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Russell attended Washington University in St. Louis, Missouri. He worked as an advertising copywriter in New York; for a time, his roommate there was Sidney Sheldon, later a novelist. He turned to writing material for vaudeville acts, and then for film studios, ultimately writing complete scores for two movies: Jack and the Beanstalk and Reach for Glory. The latter film received the Locarno International Film Festival prize in 1962. A number of other movies featured compositions by Russell, including Affair in Trinidad (1952), Blue Gardenia (1953), The Girl Can't Help It (1956), The Girl Most Likely (1957), A Matter of WHO (1961), Abbott and Costello Meet Captain Kidd (1952), Sound Off (1952), That Midnight Kiss (1949), and A Ticket to Tomahawk (1950). In the movies The Girl Most Likely, Blue Gardenia and Matter of WHO, Russell's compositions included the title songs.
In 1968, Russell along with songwriting partner Quincy Jones was nominated for an Academy Award in the Best Original Song category ("The Eyes of Love" for the film Banning). The following year, he and Jones were again nominated in the same category (the title song for the Sidney Poitier film For Love of Ivy).
He had his last hit song in 1969–70 with "He Ain't Heavy, He's My Brother", co-written with Bobby Scott and recorded by The Hollies. The song was introduced to the group by Russell's son-in-law Jefferey Spearitt, who was living in London at the time with his wife Simohn.
Hall of fame
In 1970, he was inducted into the Songwriters Hall of Fame. In 2004, he was posthumously awarded the American Society of Composers, Authors and Publishers lifetime achievement award in the pop category. The award's presenter, songwriter Marilyn Bergman, called Russell a "mentor and dear, dear friend," without whom she "never would have become a songwriter."
Personal life and death
- "Babalu" (music by written by Margarita Lecuona)
- "Ballerina" (music by Carl Sigman)
- "Brazil" (wrote English language lyric to music by Ary Barroso)
- "Carnival" (music by Harry Warren)
- "Circus" (music by Louis Alter)
- "Crazy He Calls Me" (music by Carl Sigman)
- "Do Nothin' Till You Hear From Me" (music by Duke Ellington)
- "Don't Get Around Much Anymore" (music by Duke Ellington)
- "Frenesi" (Music by Alberto Domínguez, lyrics by Dominguez and Charles Carpenter as well as Russell)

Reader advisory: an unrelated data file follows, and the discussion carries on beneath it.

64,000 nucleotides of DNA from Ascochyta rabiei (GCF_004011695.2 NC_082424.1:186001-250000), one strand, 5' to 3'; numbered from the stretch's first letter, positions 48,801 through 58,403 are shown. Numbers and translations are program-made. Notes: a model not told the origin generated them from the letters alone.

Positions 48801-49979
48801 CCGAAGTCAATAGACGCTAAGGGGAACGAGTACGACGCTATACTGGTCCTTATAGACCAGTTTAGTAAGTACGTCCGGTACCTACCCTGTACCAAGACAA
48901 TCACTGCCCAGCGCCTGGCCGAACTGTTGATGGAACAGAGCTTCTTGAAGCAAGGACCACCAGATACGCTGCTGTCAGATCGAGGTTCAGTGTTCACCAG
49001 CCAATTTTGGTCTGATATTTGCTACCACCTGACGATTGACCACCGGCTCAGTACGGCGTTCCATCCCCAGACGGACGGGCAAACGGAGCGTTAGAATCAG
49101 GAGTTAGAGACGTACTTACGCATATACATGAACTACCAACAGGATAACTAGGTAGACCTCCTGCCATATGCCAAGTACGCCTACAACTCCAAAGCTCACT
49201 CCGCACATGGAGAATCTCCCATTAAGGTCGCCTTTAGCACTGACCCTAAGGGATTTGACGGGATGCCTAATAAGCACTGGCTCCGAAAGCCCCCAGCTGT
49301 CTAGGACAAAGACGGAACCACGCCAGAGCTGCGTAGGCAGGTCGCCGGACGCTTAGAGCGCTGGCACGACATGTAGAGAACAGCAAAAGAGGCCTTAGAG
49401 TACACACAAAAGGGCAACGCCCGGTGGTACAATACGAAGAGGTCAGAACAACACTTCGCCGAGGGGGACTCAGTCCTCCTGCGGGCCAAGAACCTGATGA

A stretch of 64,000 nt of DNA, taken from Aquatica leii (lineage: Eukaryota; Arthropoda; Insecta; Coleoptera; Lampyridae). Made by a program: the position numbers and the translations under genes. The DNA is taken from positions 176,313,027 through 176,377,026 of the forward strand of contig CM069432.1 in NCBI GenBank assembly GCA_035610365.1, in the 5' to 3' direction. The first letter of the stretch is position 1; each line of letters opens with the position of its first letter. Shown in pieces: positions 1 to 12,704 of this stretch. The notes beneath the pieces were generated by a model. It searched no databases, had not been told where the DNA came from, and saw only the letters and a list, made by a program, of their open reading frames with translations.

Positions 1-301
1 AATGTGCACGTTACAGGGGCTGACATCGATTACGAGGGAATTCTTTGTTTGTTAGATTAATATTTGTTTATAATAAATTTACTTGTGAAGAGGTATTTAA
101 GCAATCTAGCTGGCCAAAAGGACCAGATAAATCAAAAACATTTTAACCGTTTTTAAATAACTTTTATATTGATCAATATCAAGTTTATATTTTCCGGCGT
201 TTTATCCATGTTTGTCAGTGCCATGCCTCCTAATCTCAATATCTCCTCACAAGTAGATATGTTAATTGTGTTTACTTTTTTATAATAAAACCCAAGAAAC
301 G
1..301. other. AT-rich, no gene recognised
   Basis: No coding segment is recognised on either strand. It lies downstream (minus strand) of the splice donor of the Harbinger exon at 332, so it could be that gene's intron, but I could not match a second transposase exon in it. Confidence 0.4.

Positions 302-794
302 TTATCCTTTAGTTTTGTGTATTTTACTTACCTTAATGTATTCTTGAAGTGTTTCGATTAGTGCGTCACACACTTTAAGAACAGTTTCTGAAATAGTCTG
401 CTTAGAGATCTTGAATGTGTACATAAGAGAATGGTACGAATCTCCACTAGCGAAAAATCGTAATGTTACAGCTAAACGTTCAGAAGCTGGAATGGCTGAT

- "He Ain't Heavy, He's My Brother" (music by Bobby Scott)
- "I Didn't Know About You" (music by Duke Ellington)
- "I Know, I Know, I Know" (music by Bronislaw Kaper)
- "Interlude" (music by Pete Rugolo)
- "Like Love" (music by Duke Ellington)
- "Maria Elena" (music by Lorenzo Barcelata)
- "Misirlou" (collaboration with Fred Wise and Milton Leeds on English language lyric)
- "No More" (with Tutti Camarata)
- "No Other Love" (music by Paul Weston after Frédéric Chopin)
- "Once" (1962 with Joanie Sommers and Bobby Troup Sextet) (music by Harold Spina)
- "Taboo" (wrote English language lyric to music by Margarita Lecuona)
- "The Next Train Out" (music by Lincoln Mayorga)
- "Temporary Jones" (music by Robert Lamm)
- "(Why Have a Falling Out) Just When We're Falling in Love" (adaptation of "Robbin's Nest" by Illinois Jacquet and Sir Charles Thompson)
- "Would I Love You (Love You, Love You)" (music by Harold Spina)
- "You Came a Long Way from St. Louis" (music by John Benson Brooks)
- "Busy as a Bee" (in collaboration with Joseph Meyer and Carl Sigman)
- "The Color of Love" (with Bronislaw Kaper)
- "You Go Your Way (and I'll Go Crazy)" (with lyricist Lincoln Mayorga)
- "Bob Russell Biography" Archived 2015-06-26 at the Wayback Machine, Songwriters Hall of Fame.
- Sheldon., Sidney (2005). The Other Side of Me. New York: Warner Books. p. p;62–63, 65, 68, 104. ISBN 0-446-57895-9. "Early one morning, I received a phone call. 'Sidney?' 'Yes.' 'Hi, pal. This is Bob Russell.' Not only was I not his pal, but I had never heard of Bob Russell. Probably a salesman. 'I'm sorry,' I said, 'but I haven't time to—' 'You should've done some songs with Max Rich.' I was startled for a moment. Who could have known? But then I realized who it was. 'Sidney Rosenthal!' 'Bob Russell,' he corrected. 'I'm coming out to Hollywood to see you.' 'Great!' One week later, Bob Russell arrived and moved into the last available room in Gracie's boardinghouse."
- The American Society of Composers, Authors and Publishers (1980). ASCAP Biographical Dictionary, Fourth Edition New York: R.R. Bowker Company. ISBN 0-8352-1283-1.
- "Bob Russell (II) (1914–1970)", IMDb.
- Tyler, Don (2007). [ Hit Songs, 1900-1955: American Popular Music of the Pre-Rock Era]. Jefferson, NC: McFarland & Company. p. 467. ISBN 978-0-7864-2946-2.
- Bessman, Jim (January 8, 2005). "Words & Music(TM): Russell's Songs Still 'Get Around' At ASCAP Fete". Billboard. p. 40. ProQuest 963289463.
For ASCAP president/chairman and foundation president Marilyn Bergman, her presentation to the daughters of late master lyricist Bob Russell (Don't Get Around Much Anymore, which paired Russell's words with Duke Ellington's 'Never Know Lament,' and 'Ballerina,' written with Carl Sigman) was profoundly personal. 'I never would have become a songwriter if it weren't for Bob Russell,' she said, citing him as her "mentor and teacher and dear, dear friend.'